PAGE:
Colorado's child poverty rate is declining, but it is still higher than it was in 2000.
The annual KIDS COUNT in Colorado! report found 15 percent of Colorado children are living below the poverty line -- meaning they live in a home where the annual income for a family of four is less than $23,850.
"Colorado’s child poverty rate of 15 percent is still five percentage points higher than in 2000, but has fallen to its pre-recession level for the first time since the economic downturn," according to the report.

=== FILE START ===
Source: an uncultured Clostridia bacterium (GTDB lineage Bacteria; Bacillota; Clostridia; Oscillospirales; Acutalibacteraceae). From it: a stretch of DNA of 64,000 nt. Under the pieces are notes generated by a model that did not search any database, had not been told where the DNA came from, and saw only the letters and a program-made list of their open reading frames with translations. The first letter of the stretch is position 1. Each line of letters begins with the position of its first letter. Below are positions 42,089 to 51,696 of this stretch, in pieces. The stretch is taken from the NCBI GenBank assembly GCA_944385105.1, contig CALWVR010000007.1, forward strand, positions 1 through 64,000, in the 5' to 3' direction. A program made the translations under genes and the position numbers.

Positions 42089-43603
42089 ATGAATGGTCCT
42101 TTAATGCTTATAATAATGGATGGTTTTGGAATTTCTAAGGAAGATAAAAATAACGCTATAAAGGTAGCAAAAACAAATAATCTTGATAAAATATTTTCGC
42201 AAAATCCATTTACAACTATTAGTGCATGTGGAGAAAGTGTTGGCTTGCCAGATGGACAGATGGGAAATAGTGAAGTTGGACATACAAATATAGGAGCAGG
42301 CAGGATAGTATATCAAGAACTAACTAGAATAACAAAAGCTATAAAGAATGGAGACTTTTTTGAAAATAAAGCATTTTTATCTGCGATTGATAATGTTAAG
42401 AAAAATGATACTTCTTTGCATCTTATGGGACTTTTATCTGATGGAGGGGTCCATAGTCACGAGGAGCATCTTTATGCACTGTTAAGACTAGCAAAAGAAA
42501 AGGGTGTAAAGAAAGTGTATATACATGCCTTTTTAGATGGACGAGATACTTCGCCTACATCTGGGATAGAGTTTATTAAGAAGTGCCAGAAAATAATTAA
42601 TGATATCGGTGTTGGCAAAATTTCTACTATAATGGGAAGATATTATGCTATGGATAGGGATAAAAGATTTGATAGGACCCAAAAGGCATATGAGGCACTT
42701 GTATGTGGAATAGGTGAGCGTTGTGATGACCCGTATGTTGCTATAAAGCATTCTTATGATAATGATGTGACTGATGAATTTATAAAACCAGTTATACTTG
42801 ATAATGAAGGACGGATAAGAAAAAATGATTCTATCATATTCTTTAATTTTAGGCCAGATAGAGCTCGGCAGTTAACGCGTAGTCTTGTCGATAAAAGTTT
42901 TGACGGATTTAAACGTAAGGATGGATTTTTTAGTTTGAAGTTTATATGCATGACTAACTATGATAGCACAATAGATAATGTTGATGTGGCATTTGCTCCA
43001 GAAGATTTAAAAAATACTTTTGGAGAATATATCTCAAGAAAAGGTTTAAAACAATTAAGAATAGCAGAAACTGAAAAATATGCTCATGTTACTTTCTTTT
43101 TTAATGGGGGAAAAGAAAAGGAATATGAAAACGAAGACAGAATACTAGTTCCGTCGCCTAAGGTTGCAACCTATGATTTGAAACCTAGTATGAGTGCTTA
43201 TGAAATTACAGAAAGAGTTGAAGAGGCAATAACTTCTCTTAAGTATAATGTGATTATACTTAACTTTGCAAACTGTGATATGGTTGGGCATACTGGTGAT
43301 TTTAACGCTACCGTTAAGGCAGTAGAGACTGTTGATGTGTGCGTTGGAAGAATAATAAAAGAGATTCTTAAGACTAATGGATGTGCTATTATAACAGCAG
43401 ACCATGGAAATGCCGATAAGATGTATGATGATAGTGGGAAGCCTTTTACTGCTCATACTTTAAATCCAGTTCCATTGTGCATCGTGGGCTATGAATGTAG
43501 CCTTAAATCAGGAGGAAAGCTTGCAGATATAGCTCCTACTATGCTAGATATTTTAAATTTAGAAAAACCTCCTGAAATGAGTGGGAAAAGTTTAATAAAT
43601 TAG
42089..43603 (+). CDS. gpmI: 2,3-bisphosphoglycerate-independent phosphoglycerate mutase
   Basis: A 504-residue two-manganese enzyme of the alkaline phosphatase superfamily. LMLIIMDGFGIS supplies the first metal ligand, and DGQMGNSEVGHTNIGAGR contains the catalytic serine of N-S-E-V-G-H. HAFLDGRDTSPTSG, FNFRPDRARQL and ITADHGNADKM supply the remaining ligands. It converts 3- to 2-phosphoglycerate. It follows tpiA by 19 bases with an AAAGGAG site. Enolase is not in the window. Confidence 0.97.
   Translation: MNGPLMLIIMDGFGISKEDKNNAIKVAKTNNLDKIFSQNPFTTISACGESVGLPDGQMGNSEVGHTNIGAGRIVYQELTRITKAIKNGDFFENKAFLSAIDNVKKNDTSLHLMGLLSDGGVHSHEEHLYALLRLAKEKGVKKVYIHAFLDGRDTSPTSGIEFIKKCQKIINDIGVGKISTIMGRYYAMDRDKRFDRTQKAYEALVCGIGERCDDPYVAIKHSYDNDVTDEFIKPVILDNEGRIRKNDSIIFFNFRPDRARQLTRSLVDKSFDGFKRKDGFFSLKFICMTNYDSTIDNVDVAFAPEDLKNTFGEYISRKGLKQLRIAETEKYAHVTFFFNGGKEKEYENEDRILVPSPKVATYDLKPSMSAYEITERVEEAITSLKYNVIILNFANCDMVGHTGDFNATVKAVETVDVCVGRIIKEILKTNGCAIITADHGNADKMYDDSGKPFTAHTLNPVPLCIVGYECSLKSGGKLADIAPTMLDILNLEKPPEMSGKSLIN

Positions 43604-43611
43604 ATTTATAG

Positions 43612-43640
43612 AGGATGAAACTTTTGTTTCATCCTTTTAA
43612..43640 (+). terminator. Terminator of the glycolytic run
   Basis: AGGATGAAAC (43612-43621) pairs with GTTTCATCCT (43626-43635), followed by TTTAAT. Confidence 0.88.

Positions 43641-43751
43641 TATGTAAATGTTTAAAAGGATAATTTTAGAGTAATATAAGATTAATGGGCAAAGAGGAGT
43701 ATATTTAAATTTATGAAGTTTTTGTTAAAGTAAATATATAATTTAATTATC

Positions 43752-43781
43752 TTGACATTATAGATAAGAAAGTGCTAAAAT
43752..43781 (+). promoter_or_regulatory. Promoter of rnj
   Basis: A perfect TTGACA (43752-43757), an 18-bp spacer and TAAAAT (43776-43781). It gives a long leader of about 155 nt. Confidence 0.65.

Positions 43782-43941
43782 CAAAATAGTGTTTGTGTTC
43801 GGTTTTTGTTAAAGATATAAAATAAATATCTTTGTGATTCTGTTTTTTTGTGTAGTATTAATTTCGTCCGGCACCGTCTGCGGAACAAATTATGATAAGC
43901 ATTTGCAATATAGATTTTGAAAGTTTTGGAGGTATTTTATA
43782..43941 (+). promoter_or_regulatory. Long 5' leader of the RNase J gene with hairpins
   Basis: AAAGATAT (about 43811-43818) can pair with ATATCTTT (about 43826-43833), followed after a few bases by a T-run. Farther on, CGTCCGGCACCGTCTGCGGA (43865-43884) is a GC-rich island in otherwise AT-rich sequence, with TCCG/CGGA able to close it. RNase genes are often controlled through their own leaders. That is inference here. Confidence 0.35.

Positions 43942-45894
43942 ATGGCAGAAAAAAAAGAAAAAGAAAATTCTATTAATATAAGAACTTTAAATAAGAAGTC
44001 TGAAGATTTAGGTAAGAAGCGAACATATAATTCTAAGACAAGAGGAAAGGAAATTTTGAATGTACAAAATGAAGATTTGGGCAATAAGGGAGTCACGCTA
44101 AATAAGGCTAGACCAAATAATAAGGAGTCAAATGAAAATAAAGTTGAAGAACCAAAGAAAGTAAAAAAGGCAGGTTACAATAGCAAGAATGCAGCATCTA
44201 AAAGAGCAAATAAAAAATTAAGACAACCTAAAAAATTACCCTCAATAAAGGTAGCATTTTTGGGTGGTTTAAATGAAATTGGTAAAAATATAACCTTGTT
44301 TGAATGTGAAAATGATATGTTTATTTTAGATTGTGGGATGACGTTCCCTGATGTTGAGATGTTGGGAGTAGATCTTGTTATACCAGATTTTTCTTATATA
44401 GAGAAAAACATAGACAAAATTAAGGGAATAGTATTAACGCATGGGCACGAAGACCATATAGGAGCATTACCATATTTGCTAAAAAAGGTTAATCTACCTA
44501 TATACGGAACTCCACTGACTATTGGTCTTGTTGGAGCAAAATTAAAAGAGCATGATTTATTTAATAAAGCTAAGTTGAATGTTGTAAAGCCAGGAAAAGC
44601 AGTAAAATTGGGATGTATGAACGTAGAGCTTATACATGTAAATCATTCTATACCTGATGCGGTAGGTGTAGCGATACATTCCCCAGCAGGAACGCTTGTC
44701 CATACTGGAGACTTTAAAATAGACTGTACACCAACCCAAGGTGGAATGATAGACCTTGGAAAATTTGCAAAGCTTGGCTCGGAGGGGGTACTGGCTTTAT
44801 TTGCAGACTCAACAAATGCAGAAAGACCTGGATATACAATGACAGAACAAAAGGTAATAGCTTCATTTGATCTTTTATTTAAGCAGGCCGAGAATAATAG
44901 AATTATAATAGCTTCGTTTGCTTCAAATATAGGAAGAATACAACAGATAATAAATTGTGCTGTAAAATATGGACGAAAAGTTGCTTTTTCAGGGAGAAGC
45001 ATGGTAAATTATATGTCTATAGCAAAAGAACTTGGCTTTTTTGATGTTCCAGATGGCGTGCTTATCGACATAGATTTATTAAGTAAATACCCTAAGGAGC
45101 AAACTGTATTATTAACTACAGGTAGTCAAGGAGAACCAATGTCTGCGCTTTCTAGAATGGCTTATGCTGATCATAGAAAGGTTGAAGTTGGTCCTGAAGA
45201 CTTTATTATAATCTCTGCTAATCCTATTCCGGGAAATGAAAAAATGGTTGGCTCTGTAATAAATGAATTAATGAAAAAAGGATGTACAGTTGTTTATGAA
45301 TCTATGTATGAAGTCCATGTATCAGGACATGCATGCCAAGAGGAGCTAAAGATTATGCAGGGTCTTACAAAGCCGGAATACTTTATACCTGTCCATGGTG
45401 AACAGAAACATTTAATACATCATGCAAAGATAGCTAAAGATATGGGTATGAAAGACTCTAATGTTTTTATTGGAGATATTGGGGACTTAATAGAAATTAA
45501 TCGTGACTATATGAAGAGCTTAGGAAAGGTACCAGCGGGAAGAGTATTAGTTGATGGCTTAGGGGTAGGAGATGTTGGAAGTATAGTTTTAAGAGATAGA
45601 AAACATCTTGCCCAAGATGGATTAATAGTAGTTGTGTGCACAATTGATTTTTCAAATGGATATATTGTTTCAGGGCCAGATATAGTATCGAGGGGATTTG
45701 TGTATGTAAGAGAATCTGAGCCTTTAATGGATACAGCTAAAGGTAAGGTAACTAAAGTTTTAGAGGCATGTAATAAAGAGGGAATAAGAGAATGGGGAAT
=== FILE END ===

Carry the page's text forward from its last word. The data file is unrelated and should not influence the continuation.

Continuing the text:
The report also found about 100,000 more kids have health insurance now than in 2008, and fewer families are reporting cost as a barrier to accessing prescriptions, dental care and specialist care for their children.
"We’re encouraged by the improvements in well-being for Colorado kids,” said Chris Watney, President and CEO of the Colorado Children’s Campaign.
However, there are many places for improvement. The report found:
- One in four Colorado children lived in a household in which no parent has secure full-time employment.
- Colorado is one of the least affordable states for child care, relative to state median income.
- Only 40 percent of Colorado students in grades 3 through 11 met or exceeded expectations in English language arts, while only 30 percent of students in grades 3 through 8 met or exceeded expectations in math.